AbstractThe volume of food waste produced by primary and secondary schools during school lunches raises significant concerns among politicians, scientists and school practitioners. Economic losses are the main factor driving schools to transform behaviour and practice in canteens. This thesis focuses on factors influencing the volume of food waste produced in two primary and one secondary school in England. The study's main aim is to explore how a range of factors such as meal satisfaction and general level of environmental awareness among pupils and staff influences the overall volume of food waste produced during school lunches.
This thesis draws on Warde’s (2013) work on the “Practice of Eating” to explore how dispersed, and integrative practices create the foundations for compound eating practice performances to bring about sustainable change in school meal provision. While schools often understand food waste production through ABC individual behaviour models based on the lens of food choice (Shove, 2010), I argue that what pupils consume and how much they waste depends on school routines and the nature of dispersed and integrative practices performed during the school day. These issues were explored in schools with very different levels and understanding of, and engagement with, sustainability and school food programmes. The thesis thus explores how each school’s approach to school lunch provision and healthy eating consumption varies and why eating practice
performances in public schools bring about significantly different outcomes.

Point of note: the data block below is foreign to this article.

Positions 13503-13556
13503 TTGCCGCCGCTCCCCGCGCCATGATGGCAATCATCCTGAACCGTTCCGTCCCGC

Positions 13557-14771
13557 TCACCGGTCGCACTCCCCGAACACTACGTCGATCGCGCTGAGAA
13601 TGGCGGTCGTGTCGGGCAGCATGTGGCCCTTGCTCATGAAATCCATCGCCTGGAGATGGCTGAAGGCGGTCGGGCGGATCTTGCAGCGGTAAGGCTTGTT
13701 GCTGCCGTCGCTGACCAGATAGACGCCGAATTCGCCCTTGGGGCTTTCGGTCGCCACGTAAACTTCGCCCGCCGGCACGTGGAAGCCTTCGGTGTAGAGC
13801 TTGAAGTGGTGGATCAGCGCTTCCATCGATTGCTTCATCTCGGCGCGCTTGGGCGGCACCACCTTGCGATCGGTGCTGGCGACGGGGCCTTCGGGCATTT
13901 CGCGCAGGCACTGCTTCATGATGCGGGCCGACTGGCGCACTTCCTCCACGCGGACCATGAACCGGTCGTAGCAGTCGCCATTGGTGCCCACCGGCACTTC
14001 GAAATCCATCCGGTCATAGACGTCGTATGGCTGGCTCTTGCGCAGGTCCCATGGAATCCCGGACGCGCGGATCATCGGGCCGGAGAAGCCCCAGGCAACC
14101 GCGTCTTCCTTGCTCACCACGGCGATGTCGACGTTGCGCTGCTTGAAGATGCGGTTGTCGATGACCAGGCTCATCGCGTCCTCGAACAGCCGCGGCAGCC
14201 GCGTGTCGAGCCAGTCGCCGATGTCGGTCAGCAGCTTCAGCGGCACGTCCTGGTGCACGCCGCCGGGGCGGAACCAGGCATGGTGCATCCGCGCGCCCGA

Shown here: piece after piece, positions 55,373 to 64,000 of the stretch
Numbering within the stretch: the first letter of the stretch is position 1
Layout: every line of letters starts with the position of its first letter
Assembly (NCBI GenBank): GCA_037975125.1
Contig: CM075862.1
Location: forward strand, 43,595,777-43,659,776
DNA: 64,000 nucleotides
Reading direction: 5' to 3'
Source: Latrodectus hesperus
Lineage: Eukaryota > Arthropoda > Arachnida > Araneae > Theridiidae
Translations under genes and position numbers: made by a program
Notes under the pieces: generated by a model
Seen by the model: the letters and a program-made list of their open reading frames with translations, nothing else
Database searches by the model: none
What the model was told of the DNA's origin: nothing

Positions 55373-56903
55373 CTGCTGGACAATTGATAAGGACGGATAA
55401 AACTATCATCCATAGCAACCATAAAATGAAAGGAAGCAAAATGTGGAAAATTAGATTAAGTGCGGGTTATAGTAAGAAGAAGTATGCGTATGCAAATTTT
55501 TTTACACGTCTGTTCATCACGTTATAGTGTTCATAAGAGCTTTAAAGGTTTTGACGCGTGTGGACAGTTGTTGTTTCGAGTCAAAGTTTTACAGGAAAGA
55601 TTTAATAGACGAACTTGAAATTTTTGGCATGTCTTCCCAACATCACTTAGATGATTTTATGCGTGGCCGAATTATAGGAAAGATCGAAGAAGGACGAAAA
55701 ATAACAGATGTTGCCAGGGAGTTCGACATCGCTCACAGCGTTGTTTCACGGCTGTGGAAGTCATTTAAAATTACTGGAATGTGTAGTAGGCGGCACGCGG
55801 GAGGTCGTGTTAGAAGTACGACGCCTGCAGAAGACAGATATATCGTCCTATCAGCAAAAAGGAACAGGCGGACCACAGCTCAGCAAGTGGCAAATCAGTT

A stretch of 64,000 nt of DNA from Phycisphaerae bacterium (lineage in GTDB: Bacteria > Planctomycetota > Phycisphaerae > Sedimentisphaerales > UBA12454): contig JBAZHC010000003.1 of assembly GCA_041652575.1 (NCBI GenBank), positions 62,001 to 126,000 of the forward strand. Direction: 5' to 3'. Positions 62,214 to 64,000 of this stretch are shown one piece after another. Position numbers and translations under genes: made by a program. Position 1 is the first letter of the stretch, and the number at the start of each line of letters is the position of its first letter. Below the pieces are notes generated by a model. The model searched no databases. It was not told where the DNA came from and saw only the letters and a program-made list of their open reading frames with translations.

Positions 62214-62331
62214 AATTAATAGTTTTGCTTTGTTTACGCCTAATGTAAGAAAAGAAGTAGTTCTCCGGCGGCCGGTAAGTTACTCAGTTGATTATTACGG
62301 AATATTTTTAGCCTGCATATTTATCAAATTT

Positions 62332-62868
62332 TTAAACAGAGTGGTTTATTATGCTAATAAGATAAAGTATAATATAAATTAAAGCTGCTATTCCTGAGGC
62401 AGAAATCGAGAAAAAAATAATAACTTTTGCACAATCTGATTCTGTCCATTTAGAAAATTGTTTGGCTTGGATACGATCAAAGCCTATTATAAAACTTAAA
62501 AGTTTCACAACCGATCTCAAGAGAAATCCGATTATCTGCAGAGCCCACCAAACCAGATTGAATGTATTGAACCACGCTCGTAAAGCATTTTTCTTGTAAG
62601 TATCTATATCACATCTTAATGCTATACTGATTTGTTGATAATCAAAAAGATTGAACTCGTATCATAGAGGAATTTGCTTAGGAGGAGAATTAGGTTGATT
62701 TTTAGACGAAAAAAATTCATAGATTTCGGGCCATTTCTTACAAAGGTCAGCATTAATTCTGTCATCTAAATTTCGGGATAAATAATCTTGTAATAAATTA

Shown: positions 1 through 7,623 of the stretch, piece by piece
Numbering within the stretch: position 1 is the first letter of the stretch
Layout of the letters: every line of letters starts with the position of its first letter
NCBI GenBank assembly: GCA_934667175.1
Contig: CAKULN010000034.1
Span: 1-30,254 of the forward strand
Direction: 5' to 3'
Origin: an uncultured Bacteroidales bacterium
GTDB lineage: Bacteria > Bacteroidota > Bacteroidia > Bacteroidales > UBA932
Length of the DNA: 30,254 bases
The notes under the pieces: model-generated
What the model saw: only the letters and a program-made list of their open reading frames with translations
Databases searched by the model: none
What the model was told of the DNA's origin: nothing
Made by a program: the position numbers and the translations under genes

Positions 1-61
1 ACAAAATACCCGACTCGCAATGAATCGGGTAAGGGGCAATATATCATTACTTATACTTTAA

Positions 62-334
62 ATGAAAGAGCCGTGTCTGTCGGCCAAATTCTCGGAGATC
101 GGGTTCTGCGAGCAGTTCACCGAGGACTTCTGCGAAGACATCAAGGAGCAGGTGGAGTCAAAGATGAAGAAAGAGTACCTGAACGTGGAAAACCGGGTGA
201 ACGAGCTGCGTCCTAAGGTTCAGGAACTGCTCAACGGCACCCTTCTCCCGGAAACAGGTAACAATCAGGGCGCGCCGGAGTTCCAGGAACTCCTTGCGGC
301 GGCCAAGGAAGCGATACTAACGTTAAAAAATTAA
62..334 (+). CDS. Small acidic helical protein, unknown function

More than 3000 satisfaction surveys and 300 pairs of meal pictures were collected during the lunch break in all three schools. Additionally, pupils were provided with an environmental awareness test focusing on their knowledge and attitudes towards food waste while exploring the practices that lead to food waste. A series of interviews were also conducted with the staff members at the schools to better understand the development of the school’s eating practice performances and their attitude towards sustainability. Food waste and mixed waste volumes were also measured each day after the lunch break in all three schools. This extensive collection of qualitative and quantitative data creates a solid foundation for a holistic exploration of the food waste phenomenon in schools.
Surprisingly, this study shows that the school with the most extensive proenvironmental practices in place wastes on average 20% more food per
pupil per day than the other schools. Moreover, the study found that attempts to understand and reform school food systems solely through behavioural interventions are inadequate to address the volume of food waste produced in schools. Therefore, it concludes that establishing effective routines within schools in general, and school canteens in particular, is an important way of encouraging a transition towards sustainability in school meal provision.
|Date of Award||2023|
|Supervisor||John Lever (Main Supervisor)|